Something about this article is not sitting right with me.
- Black women around the country are reconsidering interracial relationships
- They're taking cues from their favorite stars, as well as blogs and books
- Statistics suggest American black women are among the least likely to marry
- Some say they are frustrated by the narrow field of marriageable black men
From the title to the examples to the statistics to the "story highlights", something is just not sitting right. It's like the journalistic equivalent of a white person feeling permitted to air his/her disparaging feelings about blacks because his black friend speaks badly about black people.
When I'm not seeing our successes and achievements celebrated, and I'm not hearing about the prevalence of racial profiling, disparate sentencing, workplace bias, etc., then I don't need to hear about black men aren't as likely as their white male counterparts to achieve a degree or the number of black men in jail.
To me, this article felt like a way to dump on black men -- which by extension, is black people -- and say, "See, they don't even like each other." In fact, that is almost an exact quote they used from Tim Alexander, director of Diary of a Tired Black Man, ""To a certain degree, black people are sick of each other."
They stick jabs like that throughout the article. Like this paragraph, following the introduction about black women reconsidering attitudes towards interracial dating, made up of the lone sentence:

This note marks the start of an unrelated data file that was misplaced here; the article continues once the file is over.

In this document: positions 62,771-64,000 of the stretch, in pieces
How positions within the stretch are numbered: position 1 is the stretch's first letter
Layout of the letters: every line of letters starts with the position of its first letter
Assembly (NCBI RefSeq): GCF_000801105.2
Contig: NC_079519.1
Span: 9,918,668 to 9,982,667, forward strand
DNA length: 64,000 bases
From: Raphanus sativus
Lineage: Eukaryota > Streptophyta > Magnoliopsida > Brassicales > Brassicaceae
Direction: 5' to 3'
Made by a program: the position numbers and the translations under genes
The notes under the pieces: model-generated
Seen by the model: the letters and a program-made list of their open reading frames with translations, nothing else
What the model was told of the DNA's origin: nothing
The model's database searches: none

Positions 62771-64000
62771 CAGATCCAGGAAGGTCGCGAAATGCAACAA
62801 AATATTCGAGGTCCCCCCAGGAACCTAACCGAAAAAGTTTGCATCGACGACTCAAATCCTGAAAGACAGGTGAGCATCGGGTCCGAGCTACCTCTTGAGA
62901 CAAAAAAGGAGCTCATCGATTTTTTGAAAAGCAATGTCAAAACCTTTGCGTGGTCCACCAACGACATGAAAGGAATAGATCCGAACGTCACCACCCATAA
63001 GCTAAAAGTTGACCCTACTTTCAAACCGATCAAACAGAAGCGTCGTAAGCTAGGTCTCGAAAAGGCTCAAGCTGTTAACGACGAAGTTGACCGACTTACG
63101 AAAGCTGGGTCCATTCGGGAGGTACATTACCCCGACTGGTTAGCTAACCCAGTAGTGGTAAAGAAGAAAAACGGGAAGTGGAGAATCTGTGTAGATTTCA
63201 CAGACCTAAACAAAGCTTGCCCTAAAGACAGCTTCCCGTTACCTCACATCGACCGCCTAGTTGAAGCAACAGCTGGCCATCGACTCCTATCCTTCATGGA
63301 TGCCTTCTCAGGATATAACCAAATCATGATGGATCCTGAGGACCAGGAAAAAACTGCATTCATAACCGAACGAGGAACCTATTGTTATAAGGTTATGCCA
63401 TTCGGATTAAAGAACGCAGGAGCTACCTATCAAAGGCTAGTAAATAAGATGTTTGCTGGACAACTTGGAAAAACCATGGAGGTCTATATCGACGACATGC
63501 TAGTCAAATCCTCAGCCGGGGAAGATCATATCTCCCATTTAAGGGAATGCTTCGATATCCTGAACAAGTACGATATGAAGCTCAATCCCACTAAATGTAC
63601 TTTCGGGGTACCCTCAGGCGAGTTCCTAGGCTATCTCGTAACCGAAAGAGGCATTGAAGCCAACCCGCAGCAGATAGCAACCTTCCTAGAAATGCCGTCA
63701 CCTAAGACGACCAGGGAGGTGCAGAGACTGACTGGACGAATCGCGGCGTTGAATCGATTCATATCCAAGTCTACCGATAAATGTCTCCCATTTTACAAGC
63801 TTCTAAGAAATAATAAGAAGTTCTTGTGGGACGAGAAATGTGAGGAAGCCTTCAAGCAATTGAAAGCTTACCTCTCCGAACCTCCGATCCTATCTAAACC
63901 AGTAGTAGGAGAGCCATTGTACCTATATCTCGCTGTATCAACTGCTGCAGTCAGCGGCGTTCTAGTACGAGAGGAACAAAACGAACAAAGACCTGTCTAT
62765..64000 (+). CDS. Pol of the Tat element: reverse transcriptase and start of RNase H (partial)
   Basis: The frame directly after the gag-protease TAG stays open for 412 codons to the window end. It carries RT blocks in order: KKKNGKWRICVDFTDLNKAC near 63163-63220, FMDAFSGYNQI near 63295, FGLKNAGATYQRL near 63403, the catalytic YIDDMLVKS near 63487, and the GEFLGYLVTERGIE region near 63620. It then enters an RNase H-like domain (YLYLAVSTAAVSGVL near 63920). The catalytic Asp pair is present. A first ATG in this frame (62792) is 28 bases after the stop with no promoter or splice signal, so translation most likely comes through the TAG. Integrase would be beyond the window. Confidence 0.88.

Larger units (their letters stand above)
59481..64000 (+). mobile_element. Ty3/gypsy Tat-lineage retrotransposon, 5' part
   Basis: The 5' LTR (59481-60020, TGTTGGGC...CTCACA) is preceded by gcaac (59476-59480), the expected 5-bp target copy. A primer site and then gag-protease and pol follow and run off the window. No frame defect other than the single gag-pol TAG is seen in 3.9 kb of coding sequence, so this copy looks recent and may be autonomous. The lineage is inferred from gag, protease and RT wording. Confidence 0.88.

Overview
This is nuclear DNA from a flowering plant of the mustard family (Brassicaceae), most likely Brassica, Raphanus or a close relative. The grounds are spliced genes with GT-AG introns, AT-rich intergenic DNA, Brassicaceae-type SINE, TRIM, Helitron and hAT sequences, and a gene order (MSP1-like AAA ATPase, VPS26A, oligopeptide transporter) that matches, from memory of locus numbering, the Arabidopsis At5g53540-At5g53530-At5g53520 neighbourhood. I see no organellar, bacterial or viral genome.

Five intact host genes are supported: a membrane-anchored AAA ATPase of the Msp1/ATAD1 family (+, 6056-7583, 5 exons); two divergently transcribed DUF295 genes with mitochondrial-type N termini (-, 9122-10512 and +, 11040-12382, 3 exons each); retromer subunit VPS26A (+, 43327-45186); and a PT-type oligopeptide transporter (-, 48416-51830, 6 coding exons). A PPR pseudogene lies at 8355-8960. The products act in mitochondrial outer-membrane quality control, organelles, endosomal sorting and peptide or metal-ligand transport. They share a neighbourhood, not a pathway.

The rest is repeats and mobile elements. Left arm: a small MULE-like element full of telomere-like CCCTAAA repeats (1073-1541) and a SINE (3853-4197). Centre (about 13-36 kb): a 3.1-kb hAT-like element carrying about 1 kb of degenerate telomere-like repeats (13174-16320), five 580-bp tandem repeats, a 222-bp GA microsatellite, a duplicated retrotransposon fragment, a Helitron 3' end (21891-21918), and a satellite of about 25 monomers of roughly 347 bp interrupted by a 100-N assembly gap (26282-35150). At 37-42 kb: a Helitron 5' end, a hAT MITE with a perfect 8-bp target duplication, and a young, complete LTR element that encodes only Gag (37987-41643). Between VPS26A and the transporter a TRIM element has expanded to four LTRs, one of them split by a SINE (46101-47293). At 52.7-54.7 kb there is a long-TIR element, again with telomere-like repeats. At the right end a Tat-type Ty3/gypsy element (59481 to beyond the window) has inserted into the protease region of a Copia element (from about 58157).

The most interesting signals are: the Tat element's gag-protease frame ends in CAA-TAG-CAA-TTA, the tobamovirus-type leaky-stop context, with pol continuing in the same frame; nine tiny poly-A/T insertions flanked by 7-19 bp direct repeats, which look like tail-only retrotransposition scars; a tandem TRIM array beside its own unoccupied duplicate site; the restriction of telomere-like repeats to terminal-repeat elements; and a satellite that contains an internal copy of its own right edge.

It comes as statistics suggest American black women are among the least likely to marry.
Their wording, their sentence placement, their quotes, make us sound like we are just some unwanted stray cats, slumping along, kicked to the curb by our own kind, "All the black men literally pushed (us) out the way to talk to the blondes," hoping for kindness from the ones who used to abuse us, "I'm not saying that white men are the answer to all our problems," Jones said. "I'm just saying that they offer a different solution."
Yeah, something stinks. And it's this article.
How about an article on the number of white women dating black men, and why they've "abandoned" their men? Or why couldn't even this article have been about more white men searching out black women.
Why couldn't we be the sought after item?
Why is an interracial relationship (black/white) automatically spoken of in terms of the the black person abandoning his race, "trying to come up?"
Until CNN is putting abducted people of color on the news the way they do whites, until CNN makes travesties of justice like what's happening with the Jena 6 front page the way they did the Duke Lacrosse case, until a whole helluva lot changes, Imma need them not to worry about who black people are or are not rejecting in relationships.